To Brigadier General John Glover
Head Qrs New Windsor July 8 1779
I have received intelligence that a Body of the Enemy embarked on the 4th Instant at Frog’s neck1 and have proceeded Eastward up the Sound.2 It is uncertain what their object is; but as they may intend to make a sudden incursion into the State of Connecticut, or to commit some ravages on their Coast, it is my wish that you direct your march by some rout not far from the Sound, that you may with the greater facility form a junction with the Militia in case they make a descent, and take measures with them for counteracting & repelling their attempts. The sooner you direct your march near the Sound, the greater protection you will afford.3 I am Sir, with great regard Yr Most Obedt sevt
LS, in Robert Hanson Harrison’s writing, in private hands; Df, DLC:GW; Varick transcript, DLC:GW. The draft manuscript, also in Harrison’s writing, is addressed to “Genl Glover or Officer commanding his Brigade.” GW enclosed the LS in his letter to Jonathan Trumbull, Sr., of 7 July. Col. William Shepard commanded Glover’s brigade on its march from Rhode Island (see Trumbull to GW, 7 July, and n.3 to that document).
John Glover (1732–1797), a wealthy merchant in Marblehead, Mass., became a Patriot leader and served on the town’s committee of correspondence from 1772 to 1774. An experienced militia officer, he was named colonel of a Massachusetts battalion raised in May 1775, and later that year, GW charged him with outfitting armed vessels for Continental service. Glover assumed command of the 14th Continental Regiment in January 1776 and served as its colonel until his promotion to brigadier general in February 1777. Leaving the army due to poor health in July 1782, Glover returned to Marblehead, where he remained active in town and state politics but failed to secure a federal appointment as collector for the port (see Glover to GW, 24 Feb. 1790, in Papers, Presidential Series, description begins W. W. Abbot et al., eds. The Papers of George Washington, Presidential Series. 17 vols. to date. Charlottesville, Va., 1987–. description ends 5:171–73). Glover’s wife, Hannah, whom he married in 1754, died in 1778. He married a widow from Boston, Frances Fosdick, in 1781.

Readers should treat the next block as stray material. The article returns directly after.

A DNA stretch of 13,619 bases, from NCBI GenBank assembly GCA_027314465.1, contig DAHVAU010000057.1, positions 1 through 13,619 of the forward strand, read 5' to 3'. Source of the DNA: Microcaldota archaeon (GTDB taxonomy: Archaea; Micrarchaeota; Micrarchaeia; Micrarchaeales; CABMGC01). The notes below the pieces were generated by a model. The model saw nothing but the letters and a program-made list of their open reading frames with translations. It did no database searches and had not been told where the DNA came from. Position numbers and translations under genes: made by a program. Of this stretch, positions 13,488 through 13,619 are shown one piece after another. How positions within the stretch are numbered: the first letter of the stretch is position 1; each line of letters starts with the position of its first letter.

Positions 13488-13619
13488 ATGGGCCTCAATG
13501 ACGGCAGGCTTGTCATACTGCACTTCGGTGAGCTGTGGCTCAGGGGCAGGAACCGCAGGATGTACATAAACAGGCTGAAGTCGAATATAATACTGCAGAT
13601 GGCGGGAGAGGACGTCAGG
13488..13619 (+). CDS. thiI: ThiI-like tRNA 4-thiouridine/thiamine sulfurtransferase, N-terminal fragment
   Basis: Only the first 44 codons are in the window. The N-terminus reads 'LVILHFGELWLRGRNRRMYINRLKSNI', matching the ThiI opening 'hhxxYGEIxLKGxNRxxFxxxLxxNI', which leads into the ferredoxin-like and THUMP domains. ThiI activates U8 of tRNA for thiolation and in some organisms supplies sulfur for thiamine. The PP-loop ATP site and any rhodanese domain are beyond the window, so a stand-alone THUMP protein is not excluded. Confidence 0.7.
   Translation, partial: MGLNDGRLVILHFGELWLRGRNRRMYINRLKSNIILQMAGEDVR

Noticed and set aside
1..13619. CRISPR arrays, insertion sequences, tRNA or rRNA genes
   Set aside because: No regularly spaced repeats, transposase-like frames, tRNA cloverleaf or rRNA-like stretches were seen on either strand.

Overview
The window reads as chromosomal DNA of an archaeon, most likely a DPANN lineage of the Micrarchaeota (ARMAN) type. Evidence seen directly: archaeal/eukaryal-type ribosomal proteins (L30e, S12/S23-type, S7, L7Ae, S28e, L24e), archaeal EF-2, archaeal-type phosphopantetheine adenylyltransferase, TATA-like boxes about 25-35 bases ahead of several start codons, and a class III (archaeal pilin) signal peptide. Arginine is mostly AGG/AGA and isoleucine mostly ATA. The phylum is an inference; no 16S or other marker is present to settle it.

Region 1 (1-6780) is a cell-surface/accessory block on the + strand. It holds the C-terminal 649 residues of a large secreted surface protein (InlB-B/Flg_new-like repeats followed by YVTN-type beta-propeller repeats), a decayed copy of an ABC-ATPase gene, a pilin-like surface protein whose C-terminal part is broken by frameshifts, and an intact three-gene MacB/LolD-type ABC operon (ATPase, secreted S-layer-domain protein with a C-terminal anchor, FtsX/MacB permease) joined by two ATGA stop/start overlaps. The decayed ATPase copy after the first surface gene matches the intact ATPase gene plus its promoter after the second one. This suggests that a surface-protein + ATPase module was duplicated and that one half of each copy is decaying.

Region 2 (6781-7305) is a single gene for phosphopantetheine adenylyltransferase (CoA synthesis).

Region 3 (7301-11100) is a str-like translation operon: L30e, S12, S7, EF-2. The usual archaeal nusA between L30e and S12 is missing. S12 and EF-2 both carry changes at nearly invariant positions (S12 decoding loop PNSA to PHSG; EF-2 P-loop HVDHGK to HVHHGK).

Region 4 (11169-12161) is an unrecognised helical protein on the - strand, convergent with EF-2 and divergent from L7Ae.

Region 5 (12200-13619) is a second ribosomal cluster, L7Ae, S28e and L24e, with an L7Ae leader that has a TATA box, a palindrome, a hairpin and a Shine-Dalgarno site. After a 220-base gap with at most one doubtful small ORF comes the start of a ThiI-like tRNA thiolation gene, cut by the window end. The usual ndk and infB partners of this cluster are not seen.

1. GW is referring to Throg’s Neck, New York.
2. The source of this intelligence has not been identified, but it likely prompted a letter of this date from GW’s aide-de-camp Alexander Hamilton to Brig. Gen. Henry Knox: “The General inquires what quantity of stores there is at Litchfield, New Millford, &c. By a very intelligent deserter just come in, who pretends to give the particular corps, it would seem as if a larger force than was expected had gone to the eastward—say five thousand men.
“He also asks what train the stores are in as to a removal if necessary” (DLC: Peter Force Papers).